Sometimes you just never know from where the cool news is going to originate; hence my somewhat eclectic linklist. So in an effort to gain additional insight into something that’s recently piqued my interest, I surfed over to Appliance Manufacturer and read the surprising announcement of a “virtual tradeshow”. From their breaking news article (Link):
Responding to the need for a trade show devoted to space and water heating equipment and products, the Gas Appliance Manufacturers Associaton (GAMA) announced the launch of its first “Heating Technology Expo,” a virtual trade show to run online concurrently with GAMAâ€™s 71st Annual Meeting scheduled for April 8-11, 2006 in Phoenix, Arizona, U.S.
Sounds pretty exciting, doesn’t it? It does to me. Probably because about ten years ago I suggested my employer use CAD files for more than cutting steel molds; they could be released as branded videogame content, embedded in sales and marketing presentations, composited into television commercials, aso. I just couldn’t understand why no one was looking to leverage all the content we were creating (at considerable cost I might add). And here it finally looks as if commodity appliance manufacturers are finally coming round; they’re finally starting to understand that just because they manufacture low-tech, low-margin product in a fiercely competitive market, there still might be something going on over in the high-tech industry of worth to them (even if “smart appliances” didn’t pan out).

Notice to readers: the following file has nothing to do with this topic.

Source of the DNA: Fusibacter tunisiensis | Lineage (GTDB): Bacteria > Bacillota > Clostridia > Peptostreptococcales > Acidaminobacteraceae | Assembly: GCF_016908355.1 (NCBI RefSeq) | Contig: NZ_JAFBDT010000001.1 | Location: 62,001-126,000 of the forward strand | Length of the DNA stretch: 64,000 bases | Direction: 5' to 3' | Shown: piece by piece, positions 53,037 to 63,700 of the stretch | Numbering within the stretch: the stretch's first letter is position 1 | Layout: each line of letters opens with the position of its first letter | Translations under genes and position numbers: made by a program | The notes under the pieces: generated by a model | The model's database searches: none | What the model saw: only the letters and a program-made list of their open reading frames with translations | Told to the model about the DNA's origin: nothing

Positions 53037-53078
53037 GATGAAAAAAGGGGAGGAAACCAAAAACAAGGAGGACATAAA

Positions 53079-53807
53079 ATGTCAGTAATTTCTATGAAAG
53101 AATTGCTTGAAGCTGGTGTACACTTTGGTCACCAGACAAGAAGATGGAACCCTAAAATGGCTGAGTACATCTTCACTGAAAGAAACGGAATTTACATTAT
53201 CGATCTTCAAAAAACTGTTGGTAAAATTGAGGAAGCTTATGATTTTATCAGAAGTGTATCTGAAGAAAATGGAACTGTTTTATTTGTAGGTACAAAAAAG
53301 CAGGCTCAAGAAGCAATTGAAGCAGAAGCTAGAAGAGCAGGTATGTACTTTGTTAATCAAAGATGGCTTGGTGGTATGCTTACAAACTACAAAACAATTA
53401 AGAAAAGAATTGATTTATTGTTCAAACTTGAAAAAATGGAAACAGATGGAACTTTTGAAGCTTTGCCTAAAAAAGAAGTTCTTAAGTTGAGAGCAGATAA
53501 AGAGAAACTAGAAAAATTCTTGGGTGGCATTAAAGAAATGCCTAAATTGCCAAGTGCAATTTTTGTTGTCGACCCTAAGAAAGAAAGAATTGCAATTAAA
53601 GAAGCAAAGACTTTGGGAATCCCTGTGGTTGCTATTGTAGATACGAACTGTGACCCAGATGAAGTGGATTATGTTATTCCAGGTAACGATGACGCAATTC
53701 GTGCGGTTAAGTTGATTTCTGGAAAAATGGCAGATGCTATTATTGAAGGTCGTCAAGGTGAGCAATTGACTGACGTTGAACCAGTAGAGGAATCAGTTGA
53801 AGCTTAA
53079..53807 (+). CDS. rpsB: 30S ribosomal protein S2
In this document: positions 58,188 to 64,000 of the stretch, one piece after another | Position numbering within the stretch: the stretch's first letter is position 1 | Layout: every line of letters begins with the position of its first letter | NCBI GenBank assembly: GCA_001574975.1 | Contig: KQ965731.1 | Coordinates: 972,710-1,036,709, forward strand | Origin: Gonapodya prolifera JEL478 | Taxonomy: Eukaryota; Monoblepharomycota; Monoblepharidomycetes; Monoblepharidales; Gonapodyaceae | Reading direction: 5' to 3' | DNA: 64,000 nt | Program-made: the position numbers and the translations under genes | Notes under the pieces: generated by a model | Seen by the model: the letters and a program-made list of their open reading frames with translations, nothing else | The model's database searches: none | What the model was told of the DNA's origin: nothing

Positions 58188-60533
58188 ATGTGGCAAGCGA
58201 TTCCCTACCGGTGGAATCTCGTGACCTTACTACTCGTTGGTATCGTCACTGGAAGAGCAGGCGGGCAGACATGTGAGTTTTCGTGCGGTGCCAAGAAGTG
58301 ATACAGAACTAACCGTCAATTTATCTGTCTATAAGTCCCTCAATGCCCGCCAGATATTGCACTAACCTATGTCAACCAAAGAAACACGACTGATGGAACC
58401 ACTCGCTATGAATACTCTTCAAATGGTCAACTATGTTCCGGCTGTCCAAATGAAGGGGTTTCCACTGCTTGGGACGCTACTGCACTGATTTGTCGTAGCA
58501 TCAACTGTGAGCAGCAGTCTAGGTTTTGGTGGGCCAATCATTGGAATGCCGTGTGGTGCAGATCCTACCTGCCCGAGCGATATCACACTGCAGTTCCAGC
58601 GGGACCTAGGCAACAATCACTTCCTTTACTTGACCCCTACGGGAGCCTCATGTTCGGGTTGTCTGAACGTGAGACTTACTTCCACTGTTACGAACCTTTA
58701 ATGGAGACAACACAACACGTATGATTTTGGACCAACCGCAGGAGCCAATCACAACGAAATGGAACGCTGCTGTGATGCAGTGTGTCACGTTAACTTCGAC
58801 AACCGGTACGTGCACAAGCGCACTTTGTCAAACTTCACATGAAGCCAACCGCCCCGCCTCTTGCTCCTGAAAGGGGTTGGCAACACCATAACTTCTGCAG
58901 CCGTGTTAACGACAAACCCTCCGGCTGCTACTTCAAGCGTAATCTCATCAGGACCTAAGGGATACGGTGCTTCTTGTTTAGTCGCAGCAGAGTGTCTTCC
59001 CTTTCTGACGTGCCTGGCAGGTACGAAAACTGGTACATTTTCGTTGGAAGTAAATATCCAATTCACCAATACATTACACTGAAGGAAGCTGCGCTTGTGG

Whoops. Not so fast, young man. This may not be quite what it sounds. To continue:
“Booths” in the virtual trade show will have an area where attendees can “drop”their electronic business cards, and each exhibitor will receive a list of all Expo attendees and a list of those who visit their specific booths.
I think we’re going to need a definition of the word “booth”. This certainly sounds like nothing more than a website with some Guestbook code – a long, long way from the 3D virtual trade show I was imagining. Instead, it appears this might be an example of why I visited the site in the first place: limited horizontal expertise. I hope I’m wrong.
There was an article on one of the “home product” websites last year. It pointed out how CEO’s from high-tech companies typically crashed and burned when they were given the reins of a low-tech, commodity product manufacturing company. I wish I had a link to it.